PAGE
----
DPT Student Experience
Ask students what the community is like at Tufts School of Medicine, and you’ll hear things like friendly, collaborative, inclusive, and diverse. We take great pride in being a place where students feel supported in their personal and professional growth. Our students work together in our community of learners and create meaningful relationships with classmates and faculty that last a lifetime. We offer a range of ways to engage from active participation in student-run clubs and organizations to meaningful civic engagement and volunteerism in professional organizations.
Tufts DPT has been intentional about building a diverse community of learners and providing services to support our students. Our programs—located in Boston, Phoenix, and Seattle—each follow their own unique approaches to create a student support network that is integral to the success of the educational process. These student-centered approaches take on greater significance in the DPT programs given the accelerated curriculum and distance learning.
The academic coaching model of the Boston and Seattle programs includes the intentional pairing of students and faculty to promote personal and professional goal achievement. In the Phoenix program, students are placed in intimate learning communities led by faculty who will serve as mentors. The confluence of academic coaching or learning communities, the Office of Graduate Student Services, and Talk One2One counseling services provides an environment that addresses each student's individual needs at the program, institution, and community levels. These relationships and services demonstrate our commitment to addressing our students' diverse retention and remediation needs.
Highlights of Tufts DPT Student-Centered Approach
- Establishes relationships with faculty to facilitate communication and personal support.
- Creates a sense of community and connection within the coaching teams and learning communities and among the entire DPT cohort.
- Maintains timely and up-to-date awareness of academic performance and non-academic concerns of individual students.
- Provides an avenue for students to share personal, non-academic issues and relay urgent concerns such as illness or pressing family situations to faculty.
- Supports students in celebrating successes, overcoming challenges, and setting and achieving academic and professional goals.
- Faculty role model professional behaviors, including collaboration and communication.
- Connects students with supports and services at Tufts University and within their communities.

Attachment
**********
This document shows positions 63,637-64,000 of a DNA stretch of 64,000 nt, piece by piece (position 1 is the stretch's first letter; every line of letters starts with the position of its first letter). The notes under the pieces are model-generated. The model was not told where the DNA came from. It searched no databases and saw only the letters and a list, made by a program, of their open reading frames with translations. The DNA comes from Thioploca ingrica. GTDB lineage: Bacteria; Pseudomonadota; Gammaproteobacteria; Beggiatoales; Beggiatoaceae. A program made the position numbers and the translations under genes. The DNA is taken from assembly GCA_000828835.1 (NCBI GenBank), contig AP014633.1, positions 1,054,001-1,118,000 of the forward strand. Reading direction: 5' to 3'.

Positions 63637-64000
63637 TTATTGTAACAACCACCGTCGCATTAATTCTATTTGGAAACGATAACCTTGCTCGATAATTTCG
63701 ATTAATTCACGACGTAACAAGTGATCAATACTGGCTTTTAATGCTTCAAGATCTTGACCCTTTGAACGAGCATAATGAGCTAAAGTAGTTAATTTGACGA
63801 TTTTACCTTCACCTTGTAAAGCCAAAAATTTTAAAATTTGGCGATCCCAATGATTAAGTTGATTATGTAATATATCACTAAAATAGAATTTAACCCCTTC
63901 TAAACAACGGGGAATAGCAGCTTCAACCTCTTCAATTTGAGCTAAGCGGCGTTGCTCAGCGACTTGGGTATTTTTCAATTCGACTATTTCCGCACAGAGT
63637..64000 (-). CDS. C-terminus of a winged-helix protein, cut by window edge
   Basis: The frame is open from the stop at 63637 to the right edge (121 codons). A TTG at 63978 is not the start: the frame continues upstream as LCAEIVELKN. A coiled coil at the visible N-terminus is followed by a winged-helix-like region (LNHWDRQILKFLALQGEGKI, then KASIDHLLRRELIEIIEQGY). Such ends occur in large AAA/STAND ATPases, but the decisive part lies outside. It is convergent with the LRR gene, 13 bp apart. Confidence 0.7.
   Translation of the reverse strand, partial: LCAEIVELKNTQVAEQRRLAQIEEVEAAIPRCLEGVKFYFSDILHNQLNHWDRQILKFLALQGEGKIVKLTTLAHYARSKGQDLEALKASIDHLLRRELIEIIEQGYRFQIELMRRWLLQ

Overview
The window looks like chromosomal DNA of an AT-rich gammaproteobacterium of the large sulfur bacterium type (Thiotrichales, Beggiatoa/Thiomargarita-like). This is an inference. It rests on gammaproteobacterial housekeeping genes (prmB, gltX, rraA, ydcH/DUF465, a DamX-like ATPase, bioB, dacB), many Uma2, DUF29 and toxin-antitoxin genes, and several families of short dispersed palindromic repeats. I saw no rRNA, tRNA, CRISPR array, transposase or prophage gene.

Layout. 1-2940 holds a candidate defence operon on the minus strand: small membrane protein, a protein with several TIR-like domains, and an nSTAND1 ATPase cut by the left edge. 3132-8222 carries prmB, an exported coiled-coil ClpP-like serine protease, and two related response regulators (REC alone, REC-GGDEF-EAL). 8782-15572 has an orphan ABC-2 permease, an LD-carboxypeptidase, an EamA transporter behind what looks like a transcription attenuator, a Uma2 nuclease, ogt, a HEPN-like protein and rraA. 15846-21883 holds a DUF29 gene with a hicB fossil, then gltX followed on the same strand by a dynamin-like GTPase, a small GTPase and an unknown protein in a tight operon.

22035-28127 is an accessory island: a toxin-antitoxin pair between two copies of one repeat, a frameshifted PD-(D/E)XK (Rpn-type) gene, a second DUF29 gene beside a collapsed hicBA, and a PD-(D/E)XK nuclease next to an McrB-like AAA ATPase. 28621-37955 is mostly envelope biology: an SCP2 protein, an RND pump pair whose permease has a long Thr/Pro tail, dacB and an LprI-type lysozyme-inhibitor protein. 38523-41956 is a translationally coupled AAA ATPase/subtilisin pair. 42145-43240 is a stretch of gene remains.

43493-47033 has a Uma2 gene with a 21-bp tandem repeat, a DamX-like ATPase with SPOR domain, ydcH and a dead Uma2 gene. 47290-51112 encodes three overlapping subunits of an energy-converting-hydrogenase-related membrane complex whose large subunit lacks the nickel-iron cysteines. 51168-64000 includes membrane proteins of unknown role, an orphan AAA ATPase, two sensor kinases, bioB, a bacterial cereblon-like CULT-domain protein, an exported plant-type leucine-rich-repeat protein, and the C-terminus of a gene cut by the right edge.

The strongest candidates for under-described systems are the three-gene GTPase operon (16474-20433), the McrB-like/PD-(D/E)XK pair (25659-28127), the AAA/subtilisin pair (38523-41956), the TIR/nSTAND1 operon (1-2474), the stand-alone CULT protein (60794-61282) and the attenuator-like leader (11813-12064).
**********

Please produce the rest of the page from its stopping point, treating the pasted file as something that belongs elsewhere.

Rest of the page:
Before beginning the program, Tufts DPT students are matched with their academic coach and begin building relationships. This intentional pairing of academic coaches and students provides an intimate, supportive, and collaborative community throughout the program. Academic coaches foster team building through the discovery of individual and group strengths and characteristics. Coaching teams and individual students explore how these traits can be leveraged to promote collaborative success. Coaches meet with their students individually and in groups both formally and informally across the program. Academic coaches and coaching groups serve as a consistent resource for students.
As part of the DPT program in Phoenix, students are placed into learning communities, which are intentionally constructed to enhance the student experience, maximize learning, and create longitudinal relationships with faculty and peers. Tufts DPT students in the Phoenix program will be placed into their learning communities prior to orientation. Within each learning community, students in their first year will be assigned two faculty coaches and will meet throughout the program individually and as a group to foster a supportive community.
Following orientation, DPT-Seattle students are assigned to an academic coaching team, consisting of six-10 students and a faculty coach, who helps each student develop skills, behaviors, and habits that contribute to success in the program. The teams are formed based on geographical location and results from self-assessments to assemble complimentary and diverse groups. Coaches work with students on academic and career goal setting, learning strategies, time management and organization, self-regulation, and self-efficacy to support students in meeting their goals. Ultimately, the coaching program is essential for fostering academic success, establishing effective communication, and supporting a cohesive, collaborative, and professional culture.